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Bitch Magazine Founder's 'Cook Food': A Manualfesto for Everything You Need to Know About Healthy Eating

If you know someone who cares about the environment, their body, animals, and taste, yet nobody has ever taught them to cook, give them this book.

An obstacle people often face when trying to eat a healthy, green, reasonably priced diet is a lack of cooking skills. Cookbooks don't always help. Most food authors attempt to teach people how to cook real food (as opposed to opening packages, dumping and stirring) and assume the reader already knows something about cooking.

Other cookbooks are written as if people who don't already know how to cook must not really want to know how to cook. These cookbooks seem to think that people should just be happy to combine processed foods in innumerable ways to create "quick and easy meals".

That's where this new book comes in. Cook Food -- which is earning rave reviews -- can teach people how to cook simple, tasty, nourishing, whole foods quickly, cheaply, and above all, intelligently. If you know someone who cares about the environment , their body, animals, and taste, yet nobody has ever taught them to cook, give them this book.

Lisa Jervis, who is perhaps best known for being the Founding Editor and Publisher of the magazine Bitch: A Feminist Response to Pop Culture, has written a slim, no nonsense book with a can-do attitude. Don't expect glossy photos. This isn't aspirational food porn. This is a manualfesto!

Vegan Approach to Sensitive Cooking and Eating

Jervis's  book is entirely vegan, with very occasional suggestions for adding dairy products if desired, but that's not really the point, so don't stop reading just because you don't happen to be vegan. The book's main message is that cooking for oneself shouldn't be challenging, expensive, or time-consuming.

Jervis stresses cooking and eating consciously for your health and the planet. Whether we are meat eaters or not, we all need to eat our vegetables. And most of us could lower our meat consumption for the sake of both our bodies and the planet. Knowing how to prepare tasty veg-centric meals and getting in the habit of eating more of them is a great skill to have.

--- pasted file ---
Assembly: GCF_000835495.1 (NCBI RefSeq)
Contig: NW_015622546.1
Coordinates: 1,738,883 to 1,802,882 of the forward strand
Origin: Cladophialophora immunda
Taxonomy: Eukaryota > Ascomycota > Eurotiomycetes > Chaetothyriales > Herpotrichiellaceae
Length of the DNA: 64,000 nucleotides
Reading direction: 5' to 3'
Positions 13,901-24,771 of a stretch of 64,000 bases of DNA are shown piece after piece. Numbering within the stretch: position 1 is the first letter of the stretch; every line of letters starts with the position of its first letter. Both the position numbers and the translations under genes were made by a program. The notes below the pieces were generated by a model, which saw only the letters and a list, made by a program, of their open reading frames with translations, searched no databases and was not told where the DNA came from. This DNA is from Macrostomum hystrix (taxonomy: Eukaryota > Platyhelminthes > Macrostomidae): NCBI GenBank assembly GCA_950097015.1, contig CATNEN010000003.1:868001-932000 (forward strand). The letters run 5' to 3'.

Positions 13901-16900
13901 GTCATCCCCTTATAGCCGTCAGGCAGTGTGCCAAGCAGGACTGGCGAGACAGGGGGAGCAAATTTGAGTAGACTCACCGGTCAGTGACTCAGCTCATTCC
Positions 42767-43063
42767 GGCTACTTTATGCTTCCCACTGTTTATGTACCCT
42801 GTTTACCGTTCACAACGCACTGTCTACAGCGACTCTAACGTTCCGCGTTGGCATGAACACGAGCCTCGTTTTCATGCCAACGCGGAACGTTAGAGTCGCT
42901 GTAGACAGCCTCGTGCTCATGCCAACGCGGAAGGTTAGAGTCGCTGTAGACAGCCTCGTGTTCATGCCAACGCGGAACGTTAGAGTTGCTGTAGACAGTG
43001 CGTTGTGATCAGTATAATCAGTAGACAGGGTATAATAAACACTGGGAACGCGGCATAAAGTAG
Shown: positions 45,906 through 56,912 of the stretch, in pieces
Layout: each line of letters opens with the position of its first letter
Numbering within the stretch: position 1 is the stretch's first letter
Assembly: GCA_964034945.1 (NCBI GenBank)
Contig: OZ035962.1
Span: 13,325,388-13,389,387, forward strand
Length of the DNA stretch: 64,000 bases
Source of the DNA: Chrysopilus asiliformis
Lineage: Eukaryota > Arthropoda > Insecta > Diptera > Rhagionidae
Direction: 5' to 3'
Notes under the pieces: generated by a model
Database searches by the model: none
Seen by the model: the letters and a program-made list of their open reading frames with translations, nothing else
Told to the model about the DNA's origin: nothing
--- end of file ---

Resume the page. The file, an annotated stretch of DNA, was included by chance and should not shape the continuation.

A Look at Our Food System

By way of introduction as to why the recipes in the book are vegan and almost always seasonal and unprocessed, the author gives a succinct primer on what's wrong with our food system with many nods to authors like Michael Pollan and Raj Patel.

She touches on complex issues such as why processed soy products aren't as good for the environment as some people think, and how affordability is relative, and why we shouldn't worry too much about micronutrients, or (gasp!) salt -- all of which serve to getthe reader thinking deeply about food.

But Jervis doesn't want us to think so deeply that we become paralyzed about our food choices, so she ends with a very smart bit of advice: "In the end, we can all only do the best we can, which actually means a lot."

A Well Stocked Kitchen

Before getting down to cooking, Jervis wants you to have the right supplies. The entire first section of the book talks about what tools, spices and pantry items you absolutely need and which ones you can actually do without. There are different tiers from "must haves" to "nice to haves" to "splurges," and as a cook, I can say the advice is solid.

Just as solid are her explanations of cooking techniques. Using a friendly, approachable style, Jervis sets out to teach you howto cook. I mean really cook. She defines and describes sautéing, blanching, roasting. She tells why to salt early in the process, how caramelization builds flavor, and how dried herbs behave more like spices and therefore should be added at the beginning, while fresh herbs lose flavor if cooked to long.

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